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According to a geophysical planet definition, as well as the IAU planets and dwarf planets, the largest moons are also planets: the Moon, Io, Europa, Ganymede, Callisto, Titan and Triton. https://en.wikipedia.org/wiki/Geophysical_definition_of_planet Although other moons of Saturn and Uranus and also Charon look round to me also.


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The other answers told how many planets are recognized, how many dwarf planets that aren't IAU-recognized planets are recognized and one that indeed includes Eris. In a month it will be fifteen years since the infamous decision for an extremely vague and therefore stretched definition that was trying hard to keep the number of planets as low as possible for ...


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There's nothing wrong with asking a question to which the answer is "nobody knows" -- so long as you are willing to accept that the answer is essentially "nobody knows". The only thing we do know is that the probability you are asking about is non-zero because life does exist on the Earth. Some argue that the probability you are asking ...


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The answer is, it could be non-zero (some would argue it must be non-zero), but since we don't know what the probability of life emerging on Earth was, it is impossible to quantify. This is why this question is normally turned around - if we find life elsewhere in the Solar System (and it is independently developed), then what is the probability that life ...


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This is extremely unlikely. And if it happens, it's a state of limited duration. To explain "space of measure zero" David Hammen mentions in his comment, broken down for this example: there is exactly ONE state (exactly matching rotation) while there are infinitely many other possible rotation periods: just count all numbers, fractional and ...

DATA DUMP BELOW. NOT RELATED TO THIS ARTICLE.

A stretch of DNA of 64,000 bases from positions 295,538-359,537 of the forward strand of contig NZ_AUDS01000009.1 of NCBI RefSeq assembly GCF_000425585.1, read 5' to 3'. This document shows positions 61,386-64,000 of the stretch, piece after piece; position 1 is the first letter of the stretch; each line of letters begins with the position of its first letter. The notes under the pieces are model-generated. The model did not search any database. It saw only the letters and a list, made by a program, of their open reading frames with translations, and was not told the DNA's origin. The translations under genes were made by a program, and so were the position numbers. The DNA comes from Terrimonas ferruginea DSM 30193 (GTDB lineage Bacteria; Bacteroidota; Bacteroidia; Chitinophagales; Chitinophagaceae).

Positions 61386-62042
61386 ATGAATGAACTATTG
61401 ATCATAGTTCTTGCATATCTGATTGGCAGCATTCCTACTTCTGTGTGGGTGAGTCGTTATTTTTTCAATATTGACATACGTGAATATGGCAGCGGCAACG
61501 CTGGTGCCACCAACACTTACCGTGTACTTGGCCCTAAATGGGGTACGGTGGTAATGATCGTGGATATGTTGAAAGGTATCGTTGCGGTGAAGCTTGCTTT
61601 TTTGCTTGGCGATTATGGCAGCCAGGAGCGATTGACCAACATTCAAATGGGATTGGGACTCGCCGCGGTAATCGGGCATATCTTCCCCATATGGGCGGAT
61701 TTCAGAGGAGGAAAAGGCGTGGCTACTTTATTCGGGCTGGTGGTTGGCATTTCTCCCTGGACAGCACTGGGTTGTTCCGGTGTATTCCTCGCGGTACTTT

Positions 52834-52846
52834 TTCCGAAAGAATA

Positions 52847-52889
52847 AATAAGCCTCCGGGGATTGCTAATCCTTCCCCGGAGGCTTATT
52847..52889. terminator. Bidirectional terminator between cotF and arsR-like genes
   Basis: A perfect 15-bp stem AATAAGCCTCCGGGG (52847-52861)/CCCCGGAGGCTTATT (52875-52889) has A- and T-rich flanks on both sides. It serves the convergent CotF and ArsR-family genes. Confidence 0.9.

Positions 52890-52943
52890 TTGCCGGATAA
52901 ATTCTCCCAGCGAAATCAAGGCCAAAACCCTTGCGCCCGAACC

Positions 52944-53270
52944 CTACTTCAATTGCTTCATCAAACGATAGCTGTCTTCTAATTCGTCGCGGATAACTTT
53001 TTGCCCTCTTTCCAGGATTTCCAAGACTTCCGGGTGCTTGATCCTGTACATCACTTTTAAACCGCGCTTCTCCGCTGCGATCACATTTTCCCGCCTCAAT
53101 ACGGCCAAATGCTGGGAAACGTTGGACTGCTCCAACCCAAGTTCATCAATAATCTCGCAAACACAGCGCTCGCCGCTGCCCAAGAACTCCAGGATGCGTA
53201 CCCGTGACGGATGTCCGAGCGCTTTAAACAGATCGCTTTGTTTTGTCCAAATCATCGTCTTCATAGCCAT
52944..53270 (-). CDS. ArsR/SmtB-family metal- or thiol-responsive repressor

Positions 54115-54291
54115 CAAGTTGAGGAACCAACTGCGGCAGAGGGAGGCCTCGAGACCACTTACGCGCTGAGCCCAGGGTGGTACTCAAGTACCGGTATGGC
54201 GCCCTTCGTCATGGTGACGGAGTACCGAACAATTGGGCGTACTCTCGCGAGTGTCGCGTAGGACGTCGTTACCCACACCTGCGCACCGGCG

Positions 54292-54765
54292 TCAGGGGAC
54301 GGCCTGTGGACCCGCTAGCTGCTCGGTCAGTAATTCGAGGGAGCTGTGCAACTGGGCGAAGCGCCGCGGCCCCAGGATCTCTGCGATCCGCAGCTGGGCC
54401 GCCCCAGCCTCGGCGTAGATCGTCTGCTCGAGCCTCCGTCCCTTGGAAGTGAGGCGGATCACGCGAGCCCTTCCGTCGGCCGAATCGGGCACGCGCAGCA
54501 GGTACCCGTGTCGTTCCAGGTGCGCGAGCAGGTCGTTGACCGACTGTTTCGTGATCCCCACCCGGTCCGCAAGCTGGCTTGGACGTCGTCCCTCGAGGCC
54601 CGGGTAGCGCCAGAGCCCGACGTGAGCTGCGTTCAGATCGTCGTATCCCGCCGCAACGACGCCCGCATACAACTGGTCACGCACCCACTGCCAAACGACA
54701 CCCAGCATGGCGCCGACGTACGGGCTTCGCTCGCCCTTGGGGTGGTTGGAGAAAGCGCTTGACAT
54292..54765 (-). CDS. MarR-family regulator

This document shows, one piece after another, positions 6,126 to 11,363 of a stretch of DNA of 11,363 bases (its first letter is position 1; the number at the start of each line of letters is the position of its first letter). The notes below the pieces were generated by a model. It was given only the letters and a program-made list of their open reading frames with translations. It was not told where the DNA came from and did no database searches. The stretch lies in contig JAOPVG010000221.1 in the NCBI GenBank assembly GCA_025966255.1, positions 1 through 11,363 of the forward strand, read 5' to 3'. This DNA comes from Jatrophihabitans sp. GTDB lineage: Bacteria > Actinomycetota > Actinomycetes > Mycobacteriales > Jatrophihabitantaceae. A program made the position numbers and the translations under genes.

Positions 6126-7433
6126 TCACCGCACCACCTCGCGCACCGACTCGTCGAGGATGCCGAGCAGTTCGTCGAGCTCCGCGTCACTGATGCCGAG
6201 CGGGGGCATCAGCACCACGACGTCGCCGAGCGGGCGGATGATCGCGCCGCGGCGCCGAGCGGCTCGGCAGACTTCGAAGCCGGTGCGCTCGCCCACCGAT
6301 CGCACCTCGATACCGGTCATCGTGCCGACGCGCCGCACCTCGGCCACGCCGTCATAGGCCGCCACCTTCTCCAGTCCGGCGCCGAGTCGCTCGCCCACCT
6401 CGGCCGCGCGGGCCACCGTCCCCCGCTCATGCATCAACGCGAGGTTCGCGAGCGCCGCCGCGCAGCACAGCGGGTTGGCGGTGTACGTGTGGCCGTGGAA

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Kepler's laws and the associated orbit only hold for a two-body problem, so the 'barycenter' in the question can only be understood as the center of mass of the sun and a particular planet (ignoring the other ones), not as the solar system barycenter. And in this sense the convention is to take the sun at the focus, which means the semi-major axis is the (...


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I can say that obviously the planets of other stars do not have orbits that are either 'in" or "parallel to" the galactic plane. And I explain why below. If you look at maps at the sky you will see that realtively nearby stars are see in in all directions from Earth. Or you could go out on a clear night at a place with an unobstructed view of ...


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Most of the irregular moons do not quite have synchronous rotation: Regular satellites are usually tidally locked (that is, their orbit is synchronous with their rotation so that they only show one face toward their parent planet). In contrast, tidal forces on the irregular satellites are negligible given their distance from the planet, and rotation periods ...


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You are asking about tidal locking. Some moons are tidally locked, others are not. There are several factors that lead to or militate against tidal locking: The distance at the planet about which the moon orbits. The time needed to tidally lock a moon is proportional to the distance at which the moon orbits the planet, raised to the sixth power. Close-in ...


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